Volume 553, May 2013
|Number of page(s)||12|
|Section||Planets and planetary systems|
|Published online||01 May 2013|
Hubble Space Telescope detection of oxygen in the atmosphere of exoplanet HD 189733b
1 UPMC-Univ. Paris 6, UMR7095, Institut d’Astrophysique de Paris 75014 Paris France
2 CNRS, UMR7095, Institut d’Astrophysique de Paris, 75014 Paris, France
3 Univ. of Arizona, Lunar & Planetary Lab., 1541 E. Univ. Blvd, Tucson, AZ 85721–0063, USA
Received: 28 December 2012
Accepted: 25 February 2013
Detecting heavy atoms in the inflated atmospheres of giant exoplanets that orbit close to their parent stars is a key factor for understanding their bulk composition, their evolution, and the processes that drive their expansion and interaction with the impinging stellar wind. Unfortunately, very few detections have been made thus far. Here, we use archive data obtained with the Cosmic Origins Spectrograph onboard the Hubble Space Telescope to report an absorption of ~6.4% ± 1.8% by neutral oxygen during the HD 189733b transit. Using published results from a simple hydrodynamic model of HD 189733b, and assuming a mean temperature of ~(8−12) × 103 K for the upper atmosphere of the exoplanet, a mean vertical integrated O I density column of ~8 × 1015 cm-2 produces only a 3.5% attenuation transit. Much like the case of the hot-Jupiter HD 209458b, super-solar abundances and/or super-thermal broadening of the absorption lines are required to fit the deep transit drop-off observed in most far-ultraviolet lines. We also report evidence of short-time variability in the measured stellar flux, a variability that we analyze using time series derived from the time-tagged exposures, which we then compare to solar flaring activity. In that frame, we find that non-statistical uncertainties in the measured fluxes are not negligible, which calls for caution when reporting transit absorptions. Despite cumulative uncertainties that originate from variability in the stellar and sky background signals and in the instrument response, we also show a possible detection for both a transit and early-ingress absorption in the ion C II 133.5 nm lines. If confirmed, this would be the second exoplanet for which an early ingress absorption is reported. In contrast, such an early ingress signature is not detected for neutral O I. Assuming the HD 189733b magnetosphere to be at the origin of the early absorption, we use the Parker model for the stellar wind and a particle-in-cell code for the magnetosphere to show that its orientation should be deflected ~10−30° from the planet-star line, while its nose’s position should be at least ~16.7 Rp upstream of the exoplanet in order to fit the C II transit light curve. The derived stand-off distance is consistent with a surface magnetic field strength of ~5.3 Gauss for the exoplanet, and a supersonic stellar wind impinging at ~250 km s-1, with a temperature of 1.2 × 105 K and a density ~6.3 × 106 cm-3 at the planetary orbit, yet the fit is not unique.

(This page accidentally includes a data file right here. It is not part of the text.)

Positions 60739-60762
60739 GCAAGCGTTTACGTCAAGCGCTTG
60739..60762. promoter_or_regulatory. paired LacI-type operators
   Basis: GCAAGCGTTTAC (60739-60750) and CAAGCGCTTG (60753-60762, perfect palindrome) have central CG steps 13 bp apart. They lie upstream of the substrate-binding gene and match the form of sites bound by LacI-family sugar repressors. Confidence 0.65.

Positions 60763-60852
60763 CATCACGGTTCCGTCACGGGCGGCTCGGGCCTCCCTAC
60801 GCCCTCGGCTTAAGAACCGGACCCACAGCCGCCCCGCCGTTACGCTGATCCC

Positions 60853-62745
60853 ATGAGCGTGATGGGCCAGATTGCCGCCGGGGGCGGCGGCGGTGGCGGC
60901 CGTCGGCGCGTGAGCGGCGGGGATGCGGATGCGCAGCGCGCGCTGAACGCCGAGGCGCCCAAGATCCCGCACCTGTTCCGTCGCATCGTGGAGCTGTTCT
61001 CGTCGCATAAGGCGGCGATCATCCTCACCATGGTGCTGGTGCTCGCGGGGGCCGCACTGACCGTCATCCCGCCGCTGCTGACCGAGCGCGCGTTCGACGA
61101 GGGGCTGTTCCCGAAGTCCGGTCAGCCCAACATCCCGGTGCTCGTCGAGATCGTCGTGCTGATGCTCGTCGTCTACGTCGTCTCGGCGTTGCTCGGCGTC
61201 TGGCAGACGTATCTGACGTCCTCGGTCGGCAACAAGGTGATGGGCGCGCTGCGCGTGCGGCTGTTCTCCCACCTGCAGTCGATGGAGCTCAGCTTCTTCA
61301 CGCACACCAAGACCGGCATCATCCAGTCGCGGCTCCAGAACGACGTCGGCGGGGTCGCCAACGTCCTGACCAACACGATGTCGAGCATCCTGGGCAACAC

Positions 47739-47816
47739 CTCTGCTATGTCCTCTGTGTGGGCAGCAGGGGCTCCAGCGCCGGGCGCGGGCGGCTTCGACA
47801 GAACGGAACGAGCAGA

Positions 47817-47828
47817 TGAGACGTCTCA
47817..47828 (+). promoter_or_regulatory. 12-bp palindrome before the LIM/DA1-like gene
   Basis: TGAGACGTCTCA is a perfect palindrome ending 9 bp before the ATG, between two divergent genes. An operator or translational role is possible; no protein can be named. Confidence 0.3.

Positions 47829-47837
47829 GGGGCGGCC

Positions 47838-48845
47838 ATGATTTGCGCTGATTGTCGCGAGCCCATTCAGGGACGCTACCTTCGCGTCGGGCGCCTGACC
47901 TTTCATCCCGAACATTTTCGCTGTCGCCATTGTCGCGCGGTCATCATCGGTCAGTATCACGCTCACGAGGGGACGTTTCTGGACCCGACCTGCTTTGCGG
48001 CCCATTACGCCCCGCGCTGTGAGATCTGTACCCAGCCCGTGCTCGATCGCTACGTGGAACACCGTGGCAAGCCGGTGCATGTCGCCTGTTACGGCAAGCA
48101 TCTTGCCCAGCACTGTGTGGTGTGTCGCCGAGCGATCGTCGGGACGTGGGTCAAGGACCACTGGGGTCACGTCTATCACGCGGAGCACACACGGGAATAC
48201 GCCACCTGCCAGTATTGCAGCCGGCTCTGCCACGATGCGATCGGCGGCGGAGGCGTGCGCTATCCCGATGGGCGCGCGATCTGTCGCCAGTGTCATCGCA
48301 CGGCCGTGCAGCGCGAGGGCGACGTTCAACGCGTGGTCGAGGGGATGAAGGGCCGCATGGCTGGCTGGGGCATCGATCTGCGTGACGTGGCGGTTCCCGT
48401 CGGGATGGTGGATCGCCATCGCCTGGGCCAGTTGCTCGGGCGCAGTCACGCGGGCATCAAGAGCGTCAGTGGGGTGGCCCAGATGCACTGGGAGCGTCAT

Key words: planet-star interactions / planets and satellites: magnetic fields / stars: individual: HD 189733 / stars: activity / Sun: activity / ultraviolet: general
© ESO, 2013
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